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How Much Should You Spend On A Car?


on 1/11/2017

Girl and friends in a new car

In America, having a car is synonymous with having complete freedom—a car lets you go wherever you want, whenever you want.  If you can pay for it, that is.

One fact that doesn’t change is that cars—even the cheapest ones—are expensive! A clunker that breaks down twice a month will still set you back a few thousand dollars.  While a nice one with leather seats, a sick sound system, and a moonroof can cost more than most people make in a year.


For most people, having a car isn’t a choice.

How can you keep this essential purchase from breaking your monthly budget and get a car that makes you happy?  The answer to this question, like so many questions, is “it depends.” It depends on your income, on your lifestyle, and on how important having a nice, cool car is to you.


How much should you spend on a car?

In general, the answer to “How much should I spend on a car?” is “As little as you can.”

The most frugal people go out of their way to spend as little as possible on their car. It’s not just smart money; it’s a point of pride. They buy a used car, probably with cash. They drive their cars to 200,000 miles or beyond.  


So, really, how much should you spend on a car?

The frugal answer: 10% - 15% of your yearly income

If you earn $25,000 a year, that’s going to be a high-mileage used car for $2,500–$3,500-.  If you earn $80,000, that’s a used car for around $10,000 or $12,000.  Yes, this is the harsh reality of being good with money.


The compromise: 20% of your yearly income

“How much car can you afford?” is a different question than “How much should you spend on a new car?”

The dealership will look at your income and credit report and say: “You can afford $650 a month.” You could finance a new Porsche for $650 a month if they stretch the loan out long enough, but you certainly shouldn’t spend that much on a car.

If you take pride in your frugality, 10–15 percent of your income sounds about right. If you value the reliability that a newer, more expensive car brings, then 20–25 percent is a good benchmark. This gets you to a price of $5,000 to $7,500 on a $25,000 salary. Still not a lot, but you’ll have more options.

At a salary of $50,000, you can spend $10,000 to $15,000, which should be plenty for a basic used car under 100,000 miles.


Do you LOVE your car?

If so, now you might be thinking, “These people are crazy. There’s no way I can get the car I want for that money!”

Ask yourself why you’re saying that. Is it because you’re a “car guy (or girl)” and you value your car most out of all your possessions? Or is it because you’ve simply been conditioned by our culture, advertising, and car salespeople to think that you should buy a brand new car and that there’s nothing wrong with spending a year’s worth of paychecks on a car?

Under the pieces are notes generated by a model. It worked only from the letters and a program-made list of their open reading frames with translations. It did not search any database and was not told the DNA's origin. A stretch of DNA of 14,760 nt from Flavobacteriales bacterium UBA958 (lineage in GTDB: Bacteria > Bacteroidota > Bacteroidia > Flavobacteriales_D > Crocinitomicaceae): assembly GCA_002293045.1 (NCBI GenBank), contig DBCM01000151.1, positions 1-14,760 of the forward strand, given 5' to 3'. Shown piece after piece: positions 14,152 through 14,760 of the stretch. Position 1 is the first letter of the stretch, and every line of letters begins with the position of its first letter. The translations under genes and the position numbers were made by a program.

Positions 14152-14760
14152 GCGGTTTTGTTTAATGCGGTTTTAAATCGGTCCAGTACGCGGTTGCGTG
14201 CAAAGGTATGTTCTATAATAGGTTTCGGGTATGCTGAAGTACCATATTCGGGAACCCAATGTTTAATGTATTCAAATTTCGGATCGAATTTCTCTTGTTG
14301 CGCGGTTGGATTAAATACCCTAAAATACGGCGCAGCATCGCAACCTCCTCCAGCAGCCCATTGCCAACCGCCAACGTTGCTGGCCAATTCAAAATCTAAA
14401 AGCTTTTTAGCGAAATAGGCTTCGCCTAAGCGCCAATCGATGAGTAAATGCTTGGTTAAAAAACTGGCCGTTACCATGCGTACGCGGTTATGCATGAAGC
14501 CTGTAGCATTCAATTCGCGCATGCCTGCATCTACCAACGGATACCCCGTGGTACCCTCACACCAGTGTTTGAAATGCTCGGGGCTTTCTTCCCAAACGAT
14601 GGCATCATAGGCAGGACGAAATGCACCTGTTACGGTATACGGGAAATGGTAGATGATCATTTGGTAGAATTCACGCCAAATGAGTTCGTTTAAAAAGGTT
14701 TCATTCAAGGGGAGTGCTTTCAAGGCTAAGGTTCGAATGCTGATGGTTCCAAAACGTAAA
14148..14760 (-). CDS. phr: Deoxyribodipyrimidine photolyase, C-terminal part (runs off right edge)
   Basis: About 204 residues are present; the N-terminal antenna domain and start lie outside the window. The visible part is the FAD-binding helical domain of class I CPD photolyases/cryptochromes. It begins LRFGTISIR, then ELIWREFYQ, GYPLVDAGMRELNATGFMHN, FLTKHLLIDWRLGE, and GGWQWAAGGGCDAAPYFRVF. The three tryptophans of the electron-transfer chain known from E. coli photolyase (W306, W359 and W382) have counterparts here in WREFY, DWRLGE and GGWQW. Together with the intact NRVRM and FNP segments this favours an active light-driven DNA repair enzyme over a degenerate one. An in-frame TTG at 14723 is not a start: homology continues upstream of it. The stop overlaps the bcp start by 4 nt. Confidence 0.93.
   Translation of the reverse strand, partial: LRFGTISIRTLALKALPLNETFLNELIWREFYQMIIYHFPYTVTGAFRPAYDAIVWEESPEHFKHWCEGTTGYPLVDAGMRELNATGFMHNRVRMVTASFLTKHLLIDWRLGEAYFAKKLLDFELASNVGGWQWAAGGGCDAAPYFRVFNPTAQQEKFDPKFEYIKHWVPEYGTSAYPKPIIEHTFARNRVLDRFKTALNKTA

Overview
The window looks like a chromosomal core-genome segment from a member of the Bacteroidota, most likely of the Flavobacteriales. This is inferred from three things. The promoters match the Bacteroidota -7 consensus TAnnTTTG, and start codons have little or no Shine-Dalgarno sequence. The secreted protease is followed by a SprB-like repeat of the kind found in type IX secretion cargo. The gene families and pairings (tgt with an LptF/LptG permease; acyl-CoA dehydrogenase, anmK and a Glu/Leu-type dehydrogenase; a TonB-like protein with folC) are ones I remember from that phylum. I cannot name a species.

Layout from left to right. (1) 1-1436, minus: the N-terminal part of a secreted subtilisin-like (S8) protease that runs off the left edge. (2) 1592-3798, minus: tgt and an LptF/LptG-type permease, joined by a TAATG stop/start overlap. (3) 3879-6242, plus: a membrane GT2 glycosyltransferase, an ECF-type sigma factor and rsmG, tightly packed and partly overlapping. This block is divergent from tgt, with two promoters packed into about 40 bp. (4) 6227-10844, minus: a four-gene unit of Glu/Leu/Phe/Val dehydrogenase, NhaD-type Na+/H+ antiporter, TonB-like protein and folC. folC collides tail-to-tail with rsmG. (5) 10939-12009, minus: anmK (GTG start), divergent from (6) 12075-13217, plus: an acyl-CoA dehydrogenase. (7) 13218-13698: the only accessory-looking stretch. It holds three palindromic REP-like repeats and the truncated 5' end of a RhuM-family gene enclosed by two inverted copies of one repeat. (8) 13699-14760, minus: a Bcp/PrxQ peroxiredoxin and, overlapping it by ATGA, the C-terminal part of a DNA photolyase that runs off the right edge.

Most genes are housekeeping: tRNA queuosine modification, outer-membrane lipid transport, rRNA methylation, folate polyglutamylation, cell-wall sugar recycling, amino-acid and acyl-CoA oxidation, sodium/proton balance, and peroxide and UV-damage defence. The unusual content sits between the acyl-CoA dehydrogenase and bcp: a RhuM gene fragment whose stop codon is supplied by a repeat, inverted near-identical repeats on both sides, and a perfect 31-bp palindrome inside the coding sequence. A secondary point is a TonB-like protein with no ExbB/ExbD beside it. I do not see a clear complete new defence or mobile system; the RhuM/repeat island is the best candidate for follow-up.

If it’s the former and you love cars—cool.  Spending more than recommended for most people might be OK. Chances are—as a car person—you’ll care for the car more, enjoy it more, and get more money for it when you sell it than the average car owner.  You just have to remember that because the car will be a large expense, you’ll have to be extra vigilant about other expenses.


Is your car “just a car?”

If you’re not a car person, the takeaway is to think about why you believe you should spend so much on a new car.   If reliability is key, consider buying a used car with several thousand miles on it.  A new car is  good for reliability, but the fact is that buying a used vehicle will take thousands off the price of buying new.

 

So start your car search with the ‘how much you should spend’ frame of mind vs. the ‘how much I can afford’ idea.  Remember if you walk into a dealership and don’t specify YOUR budget, most likely you will be sold what you can “afford” as determined by the salesperson, and the top dollar that you can get approved for financing.   


Start looking out for yourself by figuring out how much you should pay for a new car and then stick to your guns.  Happy driving!

 

© Genisys Credit Union and www.genisyscu.org, 2017. Unauthorized use and/or duplication of this material without express and written permission from this site’s author and/or owner is strictly prohibited. Excerpts and links may be used, provided that full and clear credit is given to Genisys Credit Union and www.genisyscu.org with appropriate and specific direction to the original content.

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